In our country since the law was passed in 1995, we have managed to do over 900 organs like kidneys, heart, liver, lungs and pancreas transplants. In the west approx. 25,000 transplants of various organs are under taken every year and approx. 85% of organs come from brain dead or cadaver patients. Let us briefly examine what has been achieved in the last 10 years
* The 900 odd cadaver organ transplants have shown that we in India are capable of organizing the chain of events that lead to cadaver transplants.
* The brain death certification is now widely accepted by clinicians and the protocols to certify it, have been uniformly accepted as laid down by the government,
* Few hospitals are now regularly doing such transplants and in this respect both Tamil Nadu and Maharastra have made some commendable efforts
* It is possible to not only do kidneys transplants but our hospitals and doctors can also perform complex transplants such as liver and heart transplants.
Spain has the highest number of organ donation rate from brain dead patients 32 per million population. If we compare our current cadaver donor rate per million population and extrapolate its potential, we can make some interesting conclusion and not only help ourselves but also help with the global organ shortage.
* The current organ donation per million for cadaver in India is 0.05 per million (about 50 Cadaver donors per year).
* At 1 per million donation rate we would have 1100 organ donors
Or 2200 kidneys, 1000 hearts, 1100 Livers,1100 Pancreas and 2200 Eyes
This should take care of almost all current demands for organs.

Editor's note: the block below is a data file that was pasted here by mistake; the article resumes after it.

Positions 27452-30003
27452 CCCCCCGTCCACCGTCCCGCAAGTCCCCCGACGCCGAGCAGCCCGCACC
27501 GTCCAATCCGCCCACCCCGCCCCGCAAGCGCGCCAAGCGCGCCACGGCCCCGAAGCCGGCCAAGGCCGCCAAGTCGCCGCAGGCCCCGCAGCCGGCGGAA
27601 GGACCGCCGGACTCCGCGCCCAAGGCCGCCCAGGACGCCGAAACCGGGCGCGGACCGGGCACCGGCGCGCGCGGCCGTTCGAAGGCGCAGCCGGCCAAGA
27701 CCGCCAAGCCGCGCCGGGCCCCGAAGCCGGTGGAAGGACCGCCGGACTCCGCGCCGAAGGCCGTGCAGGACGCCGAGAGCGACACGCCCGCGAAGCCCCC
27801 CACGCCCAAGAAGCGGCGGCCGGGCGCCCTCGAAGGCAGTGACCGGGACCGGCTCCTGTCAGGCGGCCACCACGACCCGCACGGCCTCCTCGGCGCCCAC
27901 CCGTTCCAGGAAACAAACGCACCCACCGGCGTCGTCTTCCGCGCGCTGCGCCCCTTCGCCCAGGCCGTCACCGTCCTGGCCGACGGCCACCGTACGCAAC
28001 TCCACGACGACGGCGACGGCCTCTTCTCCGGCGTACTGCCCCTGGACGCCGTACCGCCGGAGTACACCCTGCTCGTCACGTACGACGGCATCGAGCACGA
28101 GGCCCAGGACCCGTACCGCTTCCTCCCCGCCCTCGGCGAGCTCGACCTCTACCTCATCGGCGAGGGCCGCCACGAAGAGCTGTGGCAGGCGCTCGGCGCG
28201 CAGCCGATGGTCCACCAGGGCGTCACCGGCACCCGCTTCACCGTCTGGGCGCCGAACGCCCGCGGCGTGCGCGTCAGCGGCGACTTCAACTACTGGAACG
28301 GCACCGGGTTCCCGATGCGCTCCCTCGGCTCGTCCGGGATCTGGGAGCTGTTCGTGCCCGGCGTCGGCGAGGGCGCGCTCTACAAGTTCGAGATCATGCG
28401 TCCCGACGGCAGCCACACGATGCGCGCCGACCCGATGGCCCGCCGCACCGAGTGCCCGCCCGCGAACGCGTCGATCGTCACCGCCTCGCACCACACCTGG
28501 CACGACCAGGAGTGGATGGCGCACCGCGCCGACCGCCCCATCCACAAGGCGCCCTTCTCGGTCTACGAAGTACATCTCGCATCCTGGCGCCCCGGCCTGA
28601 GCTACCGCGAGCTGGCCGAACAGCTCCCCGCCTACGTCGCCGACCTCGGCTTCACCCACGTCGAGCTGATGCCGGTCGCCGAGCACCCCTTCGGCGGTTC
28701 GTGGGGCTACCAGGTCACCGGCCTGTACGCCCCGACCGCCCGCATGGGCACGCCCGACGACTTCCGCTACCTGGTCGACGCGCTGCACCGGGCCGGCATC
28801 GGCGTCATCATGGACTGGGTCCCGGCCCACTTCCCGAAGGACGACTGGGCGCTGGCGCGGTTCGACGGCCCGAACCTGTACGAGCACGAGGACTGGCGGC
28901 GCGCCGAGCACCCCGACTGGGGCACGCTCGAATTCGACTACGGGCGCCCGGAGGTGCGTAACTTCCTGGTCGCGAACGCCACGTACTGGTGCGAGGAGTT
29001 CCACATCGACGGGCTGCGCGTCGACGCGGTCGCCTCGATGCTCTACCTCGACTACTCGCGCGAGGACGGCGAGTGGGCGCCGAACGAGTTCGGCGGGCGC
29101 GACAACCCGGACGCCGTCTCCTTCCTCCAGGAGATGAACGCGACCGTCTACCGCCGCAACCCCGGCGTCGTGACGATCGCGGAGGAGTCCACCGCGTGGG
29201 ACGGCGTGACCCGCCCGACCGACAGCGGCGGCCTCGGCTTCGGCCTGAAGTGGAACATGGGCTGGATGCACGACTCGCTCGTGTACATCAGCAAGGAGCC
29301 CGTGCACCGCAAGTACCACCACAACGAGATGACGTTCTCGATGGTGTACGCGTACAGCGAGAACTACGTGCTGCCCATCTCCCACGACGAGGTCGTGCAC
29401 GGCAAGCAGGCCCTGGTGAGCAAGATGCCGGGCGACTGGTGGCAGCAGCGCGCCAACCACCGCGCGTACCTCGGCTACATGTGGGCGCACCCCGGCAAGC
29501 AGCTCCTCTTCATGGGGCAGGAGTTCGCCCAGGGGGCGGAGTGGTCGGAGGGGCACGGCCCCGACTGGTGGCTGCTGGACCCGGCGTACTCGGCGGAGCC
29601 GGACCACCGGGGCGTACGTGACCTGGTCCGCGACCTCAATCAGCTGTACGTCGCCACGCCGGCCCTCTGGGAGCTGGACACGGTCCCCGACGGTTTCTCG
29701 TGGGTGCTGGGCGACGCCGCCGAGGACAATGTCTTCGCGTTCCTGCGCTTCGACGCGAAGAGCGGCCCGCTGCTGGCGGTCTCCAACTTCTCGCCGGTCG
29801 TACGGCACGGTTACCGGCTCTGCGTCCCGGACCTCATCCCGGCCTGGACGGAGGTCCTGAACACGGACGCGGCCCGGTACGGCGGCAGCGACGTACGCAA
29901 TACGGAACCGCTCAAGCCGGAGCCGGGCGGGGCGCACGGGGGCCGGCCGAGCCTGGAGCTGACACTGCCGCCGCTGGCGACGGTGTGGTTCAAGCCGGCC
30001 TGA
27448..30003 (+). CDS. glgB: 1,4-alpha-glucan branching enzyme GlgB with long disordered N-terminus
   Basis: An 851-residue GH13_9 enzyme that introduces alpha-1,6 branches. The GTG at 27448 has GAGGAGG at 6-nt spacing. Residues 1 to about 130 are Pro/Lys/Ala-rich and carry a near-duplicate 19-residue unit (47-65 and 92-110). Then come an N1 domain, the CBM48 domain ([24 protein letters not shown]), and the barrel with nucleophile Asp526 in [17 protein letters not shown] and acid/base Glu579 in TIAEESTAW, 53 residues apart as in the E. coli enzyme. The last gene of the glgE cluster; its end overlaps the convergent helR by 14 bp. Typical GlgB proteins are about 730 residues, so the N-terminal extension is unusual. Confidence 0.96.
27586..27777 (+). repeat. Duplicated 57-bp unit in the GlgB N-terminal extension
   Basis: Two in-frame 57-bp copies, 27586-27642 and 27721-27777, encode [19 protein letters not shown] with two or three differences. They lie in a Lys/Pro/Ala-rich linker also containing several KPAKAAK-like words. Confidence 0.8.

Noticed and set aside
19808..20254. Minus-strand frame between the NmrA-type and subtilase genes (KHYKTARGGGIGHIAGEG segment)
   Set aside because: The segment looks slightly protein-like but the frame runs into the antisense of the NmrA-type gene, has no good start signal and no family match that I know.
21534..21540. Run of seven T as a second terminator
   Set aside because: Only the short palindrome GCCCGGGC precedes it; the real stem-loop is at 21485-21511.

* At 2 per million donation rate there would be 2200 organ donors and the above figures would double and there would be no necessity to undertake living kidney donations.
* If we did 3 per million, we could take care of all SAARC countries demand for organs
* At 5 per million we would have 10,000 kidneys, 5000 hearts and 5000 livers and we could start looking at the problem of organ short age in rest of Asia and other parts of the world.
The cadaver programme needs to be given a priority and efforts should be made to encourage hospitals and state governments to promote the programme in India. We in India at present may not be able to compare our economic progress with some of the western counterparts but countries in the second league like Poland and Hungary are today able to do an organ donation rate of 6 per million. Even the conservative society of a country like Hong Kong does 3 per million. Transplant surgery is indeed cutting edge surgery and the capability of successfully doing multi-organ transplant surgery will help with important research developments and standardize our hospitals practices besides improving the image of our healthcare overseas. Transplant surgery is the platform that can give the jump to our healthcare and take it to a higher level of capability. India is today on the threshold of taking a jump from being a 'developing ' nation towards a 'developed' nation. This is the dream of many proud Indians including our President APJ Kalam and cadaver organ donation and transplant is part of this larger picture. Over the last ten years, the programme has slowly started rolling all it needs is a little momentum